Daily Archives: December 21, 2008
Just been househunting (Friday). Went to view three properties, with a view to finding somewhere better than the current hole. Wasn’t sure if I’d make it, having spent Thursday flat out in bed with a cold, but getting out of the place and drinking lots and lots of fluids sustained me pretty well, and it was only on the homeward journey I felt like collapsing.
The first viewing was at Bovisand Bay: a flat comprising the upper floor (of two) plus attic in a substantial and attractive older house. This is an exceptional location, set on the steep hillside rising straight out of the sea and right on the southwest coast path, and with fantastic sea/cliff views from two rooms. Opening the windows, one can also hear the roar of the sea.
Entering the flat is a little disappointing: there’s a hint of shabbiness in the entrance hall and stairwell, and space to keep bikes is limited (I’d be hard-pressed to accommodate more than one full-size bike, unless the occupant of the other flat is happy for my to keep it in the shared entrance).
Inside is again a mix of very nice and slightly shabby. The best room is the kitchen-diner-livingroom, with a very substantial and nicely-fitted kitchen, a good breakfast bar, and decent living area with sea view. The worst feature is the uninspiring laminate floor, which is shared by the entrance hall and back bedroom. The back bedroom would, I think, have to become my office, which is a little suboptimal because it’s also the room with en-suite shower room. The other front room is very nice, with a pleasant fitted carpet and the very best sea view. It would be great to have as a sitting room, but would, I think have to serve as main bedroom because of the biggest disappointment: the attic room. Though a decent size, it has only a velux window, no view, and fails to inspire me as a candidate for main bedroom. Also in the attic is an uninspired but presumably practical main bathroom.
The flat is generally well-modernised, with a condensing gas boiler, fully double-glazed windows in good nick, etc. All in all, interesting, but not quite what I’d hoped from the brochure.
The second viewing was a cottage in Brixton. Not such an exciting location: more a conventional cottage in a village. It’s advertised as “furnished or unfurnished – landlord is flexible”, and I could be tempted to retain some of the landlord’s furniture – particularly the lovely bed, wardrobe and other stuff in the main bedroom. It also has the advantage of small/basic shops and a pleasant pub (I went in for a cuppa tea and – more urgently – to use their gents) within the village, so no need to jump on the bike just ‘cos I’ve run out of milk for my tea.
It’s hard to know what to say about the cottage. There’s a lot to like: like the flat it’s well-modernised, yet retains bags of character, like the beamed ceiling in the main room, the latched doors, and lots of nooks and crannies. The kitchen is good, though smaller than the other place. And there’s a separate utility room and a good garage with bags of space for bikes and other things. The three bedrooms are unsurprising: at the front a main bedroom and a small bedroom (well, OK, they’re all rather small, but YKWIM), and another (which I guess would have to become the office) at the back. And a decent bathroom.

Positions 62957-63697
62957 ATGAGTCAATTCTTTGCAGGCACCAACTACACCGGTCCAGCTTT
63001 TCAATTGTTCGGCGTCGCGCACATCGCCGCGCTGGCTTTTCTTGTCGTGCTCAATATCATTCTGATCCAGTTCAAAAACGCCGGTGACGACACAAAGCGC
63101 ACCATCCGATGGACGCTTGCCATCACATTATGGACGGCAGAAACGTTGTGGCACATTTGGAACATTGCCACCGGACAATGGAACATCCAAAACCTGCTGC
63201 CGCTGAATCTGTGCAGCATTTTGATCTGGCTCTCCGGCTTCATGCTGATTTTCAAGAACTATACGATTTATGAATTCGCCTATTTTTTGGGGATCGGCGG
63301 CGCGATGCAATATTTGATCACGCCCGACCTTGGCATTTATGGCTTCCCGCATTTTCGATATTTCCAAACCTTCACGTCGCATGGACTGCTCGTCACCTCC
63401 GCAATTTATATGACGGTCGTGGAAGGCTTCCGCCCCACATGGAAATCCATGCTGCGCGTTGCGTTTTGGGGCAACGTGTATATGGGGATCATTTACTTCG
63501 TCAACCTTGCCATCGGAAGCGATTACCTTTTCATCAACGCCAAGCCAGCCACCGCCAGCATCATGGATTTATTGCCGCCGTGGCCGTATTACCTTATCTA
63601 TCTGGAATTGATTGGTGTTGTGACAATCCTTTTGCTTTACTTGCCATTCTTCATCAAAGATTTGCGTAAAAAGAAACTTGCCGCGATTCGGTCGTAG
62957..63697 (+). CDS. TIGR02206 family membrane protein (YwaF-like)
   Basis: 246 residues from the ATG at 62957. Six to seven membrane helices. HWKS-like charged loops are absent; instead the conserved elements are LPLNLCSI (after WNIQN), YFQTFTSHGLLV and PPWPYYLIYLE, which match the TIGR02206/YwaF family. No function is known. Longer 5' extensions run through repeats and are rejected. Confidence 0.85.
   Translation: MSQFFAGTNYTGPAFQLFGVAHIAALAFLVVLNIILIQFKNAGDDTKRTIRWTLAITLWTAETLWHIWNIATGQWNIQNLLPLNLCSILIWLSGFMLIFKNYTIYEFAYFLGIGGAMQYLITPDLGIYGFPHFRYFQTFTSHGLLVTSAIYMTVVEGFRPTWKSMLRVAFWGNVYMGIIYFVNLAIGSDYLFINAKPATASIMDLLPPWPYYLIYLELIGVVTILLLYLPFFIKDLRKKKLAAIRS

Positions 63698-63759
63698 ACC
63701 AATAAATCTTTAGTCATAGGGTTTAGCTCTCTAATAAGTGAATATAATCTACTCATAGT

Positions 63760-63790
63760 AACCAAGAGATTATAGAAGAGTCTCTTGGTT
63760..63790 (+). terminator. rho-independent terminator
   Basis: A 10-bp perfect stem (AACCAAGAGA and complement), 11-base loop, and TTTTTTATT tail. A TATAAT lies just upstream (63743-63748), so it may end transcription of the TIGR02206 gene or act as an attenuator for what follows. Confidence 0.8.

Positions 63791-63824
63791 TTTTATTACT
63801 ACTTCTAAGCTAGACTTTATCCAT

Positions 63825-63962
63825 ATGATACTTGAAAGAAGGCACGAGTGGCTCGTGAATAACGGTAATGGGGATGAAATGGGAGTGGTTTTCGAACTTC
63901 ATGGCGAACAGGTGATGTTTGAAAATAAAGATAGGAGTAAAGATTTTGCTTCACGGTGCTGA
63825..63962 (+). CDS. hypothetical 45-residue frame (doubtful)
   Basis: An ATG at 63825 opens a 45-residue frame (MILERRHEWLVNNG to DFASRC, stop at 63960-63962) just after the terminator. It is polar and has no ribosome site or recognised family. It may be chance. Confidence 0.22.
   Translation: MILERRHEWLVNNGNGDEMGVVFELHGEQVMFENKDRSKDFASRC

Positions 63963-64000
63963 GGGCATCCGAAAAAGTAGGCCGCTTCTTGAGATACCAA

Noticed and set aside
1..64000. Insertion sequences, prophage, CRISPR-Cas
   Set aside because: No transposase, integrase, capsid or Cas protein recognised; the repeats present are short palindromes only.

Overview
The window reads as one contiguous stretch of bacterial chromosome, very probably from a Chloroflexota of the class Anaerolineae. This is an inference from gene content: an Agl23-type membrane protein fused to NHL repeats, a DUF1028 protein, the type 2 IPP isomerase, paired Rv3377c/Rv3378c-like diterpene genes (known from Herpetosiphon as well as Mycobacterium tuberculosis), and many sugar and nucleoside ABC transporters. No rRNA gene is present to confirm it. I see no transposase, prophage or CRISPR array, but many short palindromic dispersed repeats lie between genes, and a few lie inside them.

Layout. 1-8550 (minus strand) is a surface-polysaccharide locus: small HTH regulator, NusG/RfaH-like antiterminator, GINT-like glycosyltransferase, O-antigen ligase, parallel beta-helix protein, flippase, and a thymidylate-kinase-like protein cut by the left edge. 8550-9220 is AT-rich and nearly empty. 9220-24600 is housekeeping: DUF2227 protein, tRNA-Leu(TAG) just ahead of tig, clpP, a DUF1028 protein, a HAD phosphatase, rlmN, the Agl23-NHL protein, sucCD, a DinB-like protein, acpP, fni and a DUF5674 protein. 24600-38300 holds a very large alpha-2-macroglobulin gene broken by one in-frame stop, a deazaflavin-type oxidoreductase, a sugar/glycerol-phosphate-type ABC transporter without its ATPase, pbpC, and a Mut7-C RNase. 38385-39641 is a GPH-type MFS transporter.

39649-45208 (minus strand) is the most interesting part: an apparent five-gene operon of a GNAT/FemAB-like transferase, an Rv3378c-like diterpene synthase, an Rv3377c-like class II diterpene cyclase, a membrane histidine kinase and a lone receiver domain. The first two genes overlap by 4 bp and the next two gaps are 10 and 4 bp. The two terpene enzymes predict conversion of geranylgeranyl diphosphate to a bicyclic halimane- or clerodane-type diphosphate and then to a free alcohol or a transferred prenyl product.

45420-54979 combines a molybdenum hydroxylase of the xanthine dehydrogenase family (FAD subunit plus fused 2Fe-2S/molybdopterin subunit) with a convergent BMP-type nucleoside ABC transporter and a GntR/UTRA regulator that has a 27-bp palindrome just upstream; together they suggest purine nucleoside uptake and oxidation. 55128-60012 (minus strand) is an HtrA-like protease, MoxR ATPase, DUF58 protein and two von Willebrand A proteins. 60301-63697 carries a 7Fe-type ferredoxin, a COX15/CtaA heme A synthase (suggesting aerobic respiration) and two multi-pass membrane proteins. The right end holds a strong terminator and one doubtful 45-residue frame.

But against this, some serious drawbacks. The front is directly on a semi-main road, and all the back windows are tiny. That’s not so bad downstairs, but it leaves too bedrooms that tend to be too noisy, and a third with inadequate window. And the main room itself felt inordinately gloomy: one really shouldn’t have to turn the light on at 2pm, even in December!
The third place was the most unusual: a flat in a genuine Stately Home, owned by the National Trust. Saltram House is set in its own grounds on the east side of the Plym estuary, and the distant roar of some of Plymouth’s biggest roads was all around. Unlike the others, this is (long) walking distance of some of the big shops, and it’s a far shorter bike ride than the others to the city centre.
Entering the flat, it quickly became clear that the inside is a class above the others: the theme is space and elegance. From the generous entrance area (ideal for bikes and other things that want storing), up the stairs to the long L-shaped corridor that links all the rooms. A big and elegant lounge, three bedrooms of which two are very attractive while the third is less exciting (high window, no great view) but still perfectly adequate, and any of them could serve as office. Even the bathroom is incredibly spacious, though alas it’s only equipped with the very basics (bath with shower over, basin, loo). I was less keen on the kitchen: the ample space is not so well used as in either of the other places, and there’s no space for my upright fridge-freezer. But it’s still perfectly adequate.
But this is a seriously high-maintenance house. There’s no gas, only electricity supply, and everything about the place screams inefficient usage. From the big, single-glazed sash windows, to the builtin cooker with ceramic hob (yuk), to the huge water tank with immersion heater supplying the bath, to the night-storage heaters (if I should ever use them). Add to that the quirks of the NT whereby I’d have to pay for existing carpets(!), and the fact I’d need more furniture in all that space (not to mention new worktop-height fridge and freezer), and all that elegance doesn’t come cheap!
 not such a bad flat in itself, but far, far too noisy, and in this season filled with soot and carbon monoxide from someone’s defective coal fire.